Men who had larger waists (assessed using waist circumference and waist-hip ratio) or higher overall body fat (indicated by BMI) had a greater risk of developing type 2 diabetes. The researchers grouped the study participants into five groups according to their waist size. Compared to those in the group with the smallest waists (29-34 inches), the other groups (34.3-35.9 inches, 36-37.8 inches, 37.9-39.8 inches, 40-62 inches) were 2, 3, 5 and 12 times more likely to develop diabetes, respectively. Similarly, risk was 2, 3, 4 and 7 times greater when waist-hip ratio was measured in men; and 1, 2, 3 and 8 times greater when BMI was measured.
"Both BMI and waist circumference are useful tools to assess health risk," said the study's lead author, Youfa Wang, PhD, MD, assistant professor with the Center for Human Nutrition at the Johns Hopkins Bloomberg School of Public Health. "But abdominal fat measured by waist circumference can indicate a strong risk for diabetes whether or not a man is considered overweight or obese according to his BMI."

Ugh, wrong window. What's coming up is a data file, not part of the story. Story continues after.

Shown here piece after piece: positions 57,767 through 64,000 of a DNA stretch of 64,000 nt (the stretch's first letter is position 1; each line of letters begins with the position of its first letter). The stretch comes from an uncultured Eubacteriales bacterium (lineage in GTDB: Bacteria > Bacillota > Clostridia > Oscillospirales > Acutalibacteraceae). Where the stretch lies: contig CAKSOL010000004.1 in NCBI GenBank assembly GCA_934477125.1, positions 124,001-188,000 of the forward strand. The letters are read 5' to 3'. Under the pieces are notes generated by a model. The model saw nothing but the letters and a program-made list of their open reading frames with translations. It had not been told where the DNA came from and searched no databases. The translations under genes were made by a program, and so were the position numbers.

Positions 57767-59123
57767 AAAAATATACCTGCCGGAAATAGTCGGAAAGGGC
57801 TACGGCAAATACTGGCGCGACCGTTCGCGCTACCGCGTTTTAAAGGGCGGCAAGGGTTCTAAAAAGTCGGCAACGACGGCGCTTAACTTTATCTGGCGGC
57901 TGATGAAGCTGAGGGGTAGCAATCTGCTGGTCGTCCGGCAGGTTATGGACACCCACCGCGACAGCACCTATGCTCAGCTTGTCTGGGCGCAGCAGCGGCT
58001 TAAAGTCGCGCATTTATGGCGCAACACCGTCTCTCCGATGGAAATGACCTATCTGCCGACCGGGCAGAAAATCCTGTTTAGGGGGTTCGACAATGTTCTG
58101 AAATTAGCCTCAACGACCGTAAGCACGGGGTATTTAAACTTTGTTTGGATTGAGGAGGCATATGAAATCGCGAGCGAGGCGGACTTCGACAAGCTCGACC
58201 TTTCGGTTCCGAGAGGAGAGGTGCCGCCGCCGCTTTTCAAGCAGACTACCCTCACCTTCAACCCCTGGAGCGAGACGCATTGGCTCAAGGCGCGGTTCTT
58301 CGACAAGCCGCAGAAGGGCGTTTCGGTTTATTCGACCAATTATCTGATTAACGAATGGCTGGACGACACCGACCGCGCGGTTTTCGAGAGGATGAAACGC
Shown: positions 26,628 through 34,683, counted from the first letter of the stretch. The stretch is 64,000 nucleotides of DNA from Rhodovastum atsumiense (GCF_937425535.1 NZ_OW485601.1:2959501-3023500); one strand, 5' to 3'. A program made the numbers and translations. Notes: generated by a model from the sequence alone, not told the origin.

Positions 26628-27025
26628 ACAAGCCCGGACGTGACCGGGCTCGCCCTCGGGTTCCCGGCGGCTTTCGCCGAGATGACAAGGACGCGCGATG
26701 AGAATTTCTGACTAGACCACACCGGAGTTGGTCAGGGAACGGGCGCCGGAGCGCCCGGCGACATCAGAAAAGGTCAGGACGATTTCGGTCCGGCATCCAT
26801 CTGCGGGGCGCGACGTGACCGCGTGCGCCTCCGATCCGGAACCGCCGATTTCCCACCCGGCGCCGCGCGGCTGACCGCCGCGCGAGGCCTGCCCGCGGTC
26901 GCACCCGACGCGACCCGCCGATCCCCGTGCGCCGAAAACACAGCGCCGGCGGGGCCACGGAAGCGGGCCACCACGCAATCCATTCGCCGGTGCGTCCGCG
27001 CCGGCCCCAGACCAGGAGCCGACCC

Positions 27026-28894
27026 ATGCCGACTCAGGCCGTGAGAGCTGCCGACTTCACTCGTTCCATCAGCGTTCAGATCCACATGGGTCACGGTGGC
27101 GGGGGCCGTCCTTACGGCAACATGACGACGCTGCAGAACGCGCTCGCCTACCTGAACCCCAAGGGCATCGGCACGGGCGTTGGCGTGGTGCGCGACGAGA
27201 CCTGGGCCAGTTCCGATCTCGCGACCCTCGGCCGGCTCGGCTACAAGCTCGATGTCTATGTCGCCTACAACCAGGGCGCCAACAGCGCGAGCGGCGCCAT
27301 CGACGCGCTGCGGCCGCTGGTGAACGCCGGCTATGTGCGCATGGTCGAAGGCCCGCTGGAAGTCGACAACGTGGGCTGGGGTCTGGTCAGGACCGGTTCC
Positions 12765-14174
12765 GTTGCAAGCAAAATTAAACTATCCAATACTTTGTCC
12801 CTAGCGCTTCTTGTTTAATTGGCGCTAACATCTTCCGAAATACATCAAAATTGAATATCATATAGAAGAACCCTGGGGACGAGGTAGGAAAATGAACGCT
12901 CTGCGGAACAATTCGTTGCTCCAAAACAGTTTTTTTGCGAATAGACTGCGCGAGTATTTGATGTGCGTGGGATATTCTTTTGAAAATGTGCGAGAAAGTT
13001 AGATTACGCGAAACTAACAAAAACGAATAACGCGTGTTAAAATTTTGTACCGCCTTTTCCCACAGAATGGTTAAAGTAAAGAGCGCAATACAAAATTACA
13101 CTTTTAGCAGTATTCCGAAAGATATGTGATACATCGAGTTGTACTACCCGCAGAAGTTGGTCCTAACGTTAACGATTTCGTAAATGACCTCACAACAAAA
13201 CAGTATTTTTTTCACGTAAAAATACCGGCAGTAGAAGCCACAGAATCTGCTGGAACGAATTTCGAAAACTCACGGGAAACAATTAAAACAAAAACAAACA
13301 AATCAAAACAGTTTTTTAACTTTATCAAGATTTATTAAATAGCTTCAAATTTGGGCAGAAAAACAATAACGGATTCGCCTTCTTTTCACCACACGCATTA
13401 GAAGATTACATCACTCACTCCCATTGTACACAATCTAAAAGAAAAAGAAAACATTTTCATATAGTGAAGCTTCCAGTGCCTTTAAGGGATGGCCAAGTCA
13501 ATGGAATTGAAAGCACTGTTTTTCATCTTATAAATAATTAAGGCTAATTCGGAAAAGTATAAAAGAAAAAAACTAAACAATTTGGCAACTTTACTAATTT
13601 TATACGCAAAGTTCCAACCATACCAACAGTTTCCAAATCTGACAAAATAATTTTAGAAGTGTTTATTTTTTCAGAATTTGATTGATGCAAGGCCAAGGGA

The authors suggest that the currently recommended waist circumference cutoff of 40 inches for men may need to be lowered. "Many of the men who developed type 2 diabetes had measurements lower than the cutoff," explains Wang, "and the risk associated with waist circumference increased at a much lower level." While nearly 80 percent of the men in this cohort who developed type 2 diabetes could be identified using a BMI of 25--the cutoff for overweight--only half (50.5 percent) had a waist circumference greater than or equal to 40 inches--the cutoff recommended by the National Institutes of Health.
Men with waist circumference of 40 inches or greater and who also fell into the obese category with a BMI of 30 or greater were at more than twice the risk to get type 2 diabetes as were those who had a high BMI or a high waist circumference alone. In addition to measuring BMI, the investigators recommend that physicians and researchers measure waist circumference instead of the waist-to-hip ratio because it is a better measure of central obesity for predicting the risk of type 2 diabetes and is subject to fewer measurement errors.
The study authors also urge that more research on this topic be conducted with cohorts that include women and different ethnic and racial groups, since the Health Professionals Follow-Up Study only followed a cohort of largely white, professional men who are likely to be healthier than the average American.
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